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A two-phased anaerobic digestion process: Concept, process failure and maximum system loading rate

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This research demonstrated the feasibility of a two-phase anaerobic sludge digestion process. Process failure and maximum system loading capacity were also investigated. Three-dimensional plots of chemical oxygen demand (sol), volatile fatty acids (VFA), and mixed liquor volatile suspended soils (MLVSS) profiles of both reactors during maximization and recovery periods (after failure) were made to evaluate the system feasibility. Hydrolysis-acidification and acetogenesis-methanogenesis dominated in the acid and methane phase reactors, respectively. Most of the reactions inside the methane-phase reactor (M-UASB) occurred in the lower part of the reactor (sludge bed and blanket). A combination of hydraulic and organic overloading of the M-UASB reactor was a major cause of process failure; this was indicated by MLVSS washout, increase in total VFA concentration, reduction of the system removal efficiency, a drop in pH, an increase in total VFA/alkalinity ratio, a reduction of methane gas production, and an increase in the effluent total VFA. Because of system overloading, there was a shift in the metabolic pathway to a less favorable one, resulting in a shift of VFA producers (acidogens and acetogens) and consumers (methanogens, SRB, and NRB) ratio inside the reactor; this possibly led to a significant accumulation of carbon dioxide and hydrogen gas production. As a result, the partial pressure of hydrogen gas inside the system increased to a certain level, causing a shift in the metabolic pathway and accumulation of propionic acid. The maximum hydraulic loading rates achieved were 1.6 and 0.90 m3/m3 d, equivalent to hydraulic retention times of less than 0.63 and 1.13 days, for the M-UASB and the whole system, respectively.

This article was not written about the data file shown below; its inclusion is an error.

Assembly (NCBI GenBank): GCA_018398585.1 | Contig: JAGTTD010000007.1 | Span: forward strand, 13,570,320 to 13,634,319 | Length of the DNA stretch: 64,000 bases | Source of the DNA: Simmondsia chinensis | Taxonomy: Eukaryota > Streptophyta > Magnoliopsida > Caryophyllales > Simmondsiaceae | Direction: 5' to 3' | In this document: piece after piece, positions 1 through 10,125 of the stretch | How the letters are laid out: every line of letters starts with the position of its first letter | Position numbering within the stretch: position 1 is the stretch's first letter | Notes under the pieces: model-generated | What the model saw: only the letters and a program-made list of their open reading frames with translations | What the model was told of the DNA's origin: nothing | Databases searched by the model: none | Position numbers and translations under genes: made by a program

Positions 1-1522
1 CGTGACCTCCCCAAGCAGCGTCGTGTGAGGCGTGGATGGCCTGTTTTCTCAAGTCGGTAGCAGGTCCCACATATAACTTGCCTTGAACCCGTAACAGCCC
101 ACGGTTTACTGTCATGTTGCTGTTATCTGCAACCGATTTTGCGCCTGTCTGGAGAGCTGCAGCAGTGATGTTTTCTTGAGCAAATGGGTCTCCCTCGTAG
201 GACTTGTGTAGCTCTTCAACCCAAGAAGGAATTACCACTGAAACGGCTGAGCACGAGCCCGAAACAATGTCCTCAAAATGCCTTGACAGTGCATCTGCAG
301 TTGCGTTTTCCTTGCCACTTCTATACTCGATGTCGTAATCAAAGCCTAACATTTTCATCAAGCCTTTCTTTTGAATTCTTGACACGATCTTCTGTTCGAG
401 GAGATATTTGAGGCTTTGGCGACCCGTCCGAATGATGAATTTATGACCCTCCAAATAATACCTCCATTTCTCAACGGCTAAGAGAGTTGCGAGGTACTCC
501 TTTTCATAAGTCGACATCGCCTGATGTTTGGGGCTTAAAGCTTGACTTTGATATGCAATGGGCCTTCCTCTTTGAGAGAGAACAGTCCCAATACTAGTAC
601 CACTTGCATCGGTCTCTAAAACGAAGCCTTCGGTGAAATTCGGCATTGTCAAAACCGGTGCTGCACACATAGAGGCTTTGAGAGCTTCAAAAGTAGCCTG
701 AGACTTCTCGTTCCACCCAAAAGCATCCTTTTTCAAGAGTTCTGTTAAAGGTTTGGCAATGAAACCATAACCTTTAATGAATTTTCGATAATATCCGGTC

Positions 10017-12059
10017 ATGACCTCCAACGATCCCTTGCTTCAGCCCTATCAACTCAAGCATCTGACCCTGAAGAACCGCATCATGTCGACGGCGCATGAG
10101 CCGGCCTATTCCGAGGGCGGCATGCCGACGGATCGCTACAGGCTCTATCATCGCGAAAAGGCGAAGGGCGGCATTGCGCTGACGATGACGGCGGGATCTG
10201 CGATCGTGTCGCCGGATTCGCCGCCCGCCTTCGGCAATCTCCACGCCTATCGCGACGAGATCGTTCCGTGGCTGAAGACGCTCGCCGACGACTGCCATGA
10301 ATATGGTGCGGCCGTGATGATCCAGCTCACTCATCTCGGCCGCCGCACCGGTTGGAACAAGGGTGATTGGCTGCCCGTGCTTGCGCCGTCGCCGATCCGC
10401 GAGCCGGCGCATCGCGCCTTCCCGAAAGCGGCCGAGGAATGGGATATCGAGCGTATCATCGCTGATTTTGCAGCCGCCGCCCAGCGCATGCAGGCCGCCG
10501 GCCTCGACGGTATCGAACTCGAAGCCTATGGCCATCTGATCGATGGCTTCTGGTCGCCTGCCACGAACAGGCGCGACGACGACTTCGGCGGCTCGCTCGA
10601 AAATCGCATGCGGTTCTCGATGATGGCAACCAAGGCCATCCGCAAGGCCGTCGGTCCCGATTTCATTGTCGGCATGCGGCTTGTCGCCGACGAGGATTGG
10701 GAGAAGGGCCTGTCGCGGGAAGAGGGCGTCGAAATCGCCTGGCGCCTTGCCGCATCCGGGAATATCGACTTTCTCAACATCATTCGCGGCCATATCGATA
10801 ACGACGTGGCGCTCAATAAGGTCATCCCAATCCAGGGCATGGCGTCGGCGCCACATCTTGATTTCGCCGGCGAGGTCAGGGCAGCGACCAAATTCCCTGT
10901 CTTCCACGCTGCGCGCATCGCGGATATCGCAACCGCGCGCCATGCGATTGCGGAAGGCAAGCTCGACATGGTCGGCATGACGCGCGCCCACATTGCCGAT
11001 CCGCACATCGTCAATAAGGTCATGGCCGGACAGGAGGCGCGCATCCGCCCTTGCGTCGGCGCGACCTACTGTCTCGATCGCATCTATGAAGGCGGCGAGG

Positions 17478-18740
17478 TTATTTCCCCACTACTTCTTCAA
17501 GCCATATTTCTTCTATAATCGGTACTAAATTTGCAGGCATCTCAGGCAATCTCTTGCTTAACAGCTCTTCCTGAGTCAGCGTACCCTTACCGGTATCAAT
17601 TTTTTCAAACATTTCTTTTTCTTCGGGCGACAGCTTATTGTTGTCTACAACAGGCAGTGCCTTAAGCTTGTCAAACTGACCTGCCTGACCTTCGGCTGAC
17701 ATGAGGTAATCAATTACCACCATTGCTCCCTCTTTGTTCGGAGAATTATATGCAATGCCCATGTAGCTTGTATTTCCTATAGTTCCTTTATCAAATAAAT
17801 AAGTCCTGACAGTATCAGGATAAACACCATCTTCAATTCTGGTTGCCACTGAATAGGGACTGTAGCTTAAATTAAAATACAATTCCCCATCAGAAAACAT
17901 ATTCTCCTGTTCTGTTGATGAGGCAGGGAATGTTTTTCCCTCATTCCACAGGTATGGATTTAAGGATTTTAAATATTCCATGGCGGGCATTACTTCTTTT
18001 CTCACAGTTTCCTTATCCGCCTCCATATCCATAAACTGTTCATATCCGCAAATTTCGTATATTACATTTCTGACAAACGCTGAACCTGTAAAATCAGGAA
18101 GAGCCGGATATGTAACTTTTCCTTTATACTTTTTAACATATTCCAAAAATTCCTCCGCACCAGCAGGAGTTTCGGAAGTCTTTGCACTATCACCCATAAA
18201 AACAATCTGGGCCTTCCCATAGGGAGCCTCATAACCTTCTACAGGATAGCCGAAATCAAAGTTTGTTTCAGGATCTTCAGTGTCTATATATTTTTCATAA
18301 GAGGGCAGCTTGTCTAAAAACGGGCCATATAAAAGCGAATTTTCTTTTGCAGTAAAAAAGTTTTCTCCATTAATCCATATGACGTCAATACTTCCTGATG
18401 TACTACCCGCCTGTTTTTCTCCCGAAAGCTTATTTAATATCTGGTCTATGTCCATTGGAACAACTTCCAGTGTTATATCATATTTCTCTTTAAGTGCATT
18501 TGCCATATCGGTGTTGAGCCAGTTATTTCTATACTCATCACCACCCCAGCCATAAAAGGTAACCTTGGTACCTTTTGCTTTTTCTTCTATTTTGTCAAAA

Keywords: anaerobic treatment; digestion; methane production; operation; process failure; sludge

Document Type: Research Article


Publication date: May 1, 1994

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  • Water Environment Research® (WER®) publishes peer-reviewed research papers, research notes, state-of-the-art and critical reviews on original, fundamental and applied research in all scientific and technical areas related to water quality, pollution control, and management. An annual Literature Review provides a review of published books and articles on water quality topics from the previous year.

    Published as: Sewage Works Journal, 1928 - 1949; Sewage and Industrial Wastes, 1950 - 1959; Journal Water Pollution Control Federation, 1959 - Oct 1989; Research Journal Water Pollution Control Federation, Nov 1989 - 1991; Water Environment Research, 1992 - present.
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